Four-folds screen; gold background
140 by 255 cm
The scene, in the typical style of the Kanō artists, depicts three cranes. The birds are surrounded by pine branches, sharp rocks and agitated waters, whose lines accentuate the dynamism and strength of the whole composition. The poses of the animals reflect the scene’s mood: very dynamic for the crane near the waterfall and more relaxed for the pair standing on the left on a plane ground by calm waters.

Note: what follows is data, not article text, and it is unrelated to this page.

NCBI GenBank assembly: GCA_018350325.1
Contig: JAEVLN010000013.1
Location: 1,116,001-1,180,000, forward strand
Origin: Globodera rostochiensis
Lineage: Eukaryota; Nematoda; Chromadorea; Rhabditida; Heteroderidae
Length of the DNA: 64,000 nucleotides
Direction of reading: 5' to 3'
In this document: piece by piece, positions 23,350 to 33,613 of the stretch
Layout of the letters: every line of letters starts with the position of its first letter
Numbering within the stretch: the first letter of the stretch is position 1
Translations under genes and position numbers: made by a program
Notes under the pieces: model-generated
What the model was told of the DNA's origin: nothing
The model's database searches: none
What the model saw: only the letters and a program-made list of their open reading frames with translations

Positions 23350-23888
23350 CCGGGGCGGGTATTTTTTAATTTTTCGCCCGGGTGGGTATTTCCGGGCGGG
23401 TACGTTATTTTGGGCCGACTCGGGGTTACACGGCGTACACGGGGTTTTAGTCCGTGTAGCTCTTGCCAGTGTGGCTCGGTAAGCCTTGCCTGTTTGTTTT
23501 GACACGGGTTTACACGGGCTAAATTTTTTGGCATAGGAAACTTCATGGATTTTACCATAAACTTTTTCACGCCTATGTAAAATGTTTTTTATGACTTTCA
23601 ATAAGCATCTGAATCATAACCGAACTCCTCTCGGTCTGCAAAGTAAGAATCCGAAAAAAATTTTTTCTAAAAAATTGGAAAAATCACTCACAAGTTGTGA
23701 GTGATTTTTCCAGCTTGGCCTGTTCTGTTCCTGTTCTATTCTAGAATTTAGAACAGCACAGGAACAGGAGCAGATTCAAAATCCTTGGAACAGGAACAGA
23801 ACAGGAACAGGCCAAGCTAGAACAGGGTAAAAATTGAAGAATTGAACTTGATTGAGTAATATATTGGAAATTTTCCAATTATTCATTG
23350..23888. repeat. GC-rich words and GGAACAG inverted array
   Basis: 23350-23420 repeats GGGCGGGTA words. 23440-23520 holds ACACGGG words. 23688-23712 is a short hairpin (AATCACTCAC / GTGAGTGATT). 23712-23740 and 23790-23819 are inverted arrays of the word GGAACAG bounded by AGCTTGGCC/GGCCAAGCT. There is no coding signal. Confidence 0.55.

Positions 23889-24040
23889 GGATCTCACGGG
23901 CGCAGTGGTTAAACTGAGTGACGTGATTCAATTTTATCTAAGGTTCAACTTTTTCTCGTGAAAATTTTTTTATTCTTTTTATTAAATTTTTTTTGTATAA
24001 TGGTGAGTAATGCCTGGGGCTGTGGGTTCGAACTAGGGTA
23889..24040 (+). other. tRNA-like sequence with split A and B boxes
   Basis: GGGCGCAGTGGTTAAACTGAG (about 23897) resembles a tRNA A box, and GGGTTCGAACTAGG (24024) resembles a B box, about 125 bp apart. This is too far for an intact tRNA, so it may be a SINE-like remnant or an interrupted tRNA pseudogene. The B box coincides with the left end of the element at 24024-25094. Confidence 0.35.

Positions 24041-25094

Pines (matsu) often occur in Japanese art as a symbol of longevity. In this screen, the pines are young (wakamatsu), reinforcing the symbolic meaning linked to longevity. It is a very rare subject, whose fundamental reference is the decoration of a room in the Tosaburai at Nijō castle in Kyoto, the waiting room for visiting daimyos, painted in 1626 by artists of the Kanō school.
The depicted cranes (tsuru) belong to different species: two are those commonly called "Japanese crane", with white plumage and red forehead, and one is a "white-necked crane", with grey plumage and eyes surrounded in red. The crane is also a well-known symbol of longevity and for this reason it is often associated with pine.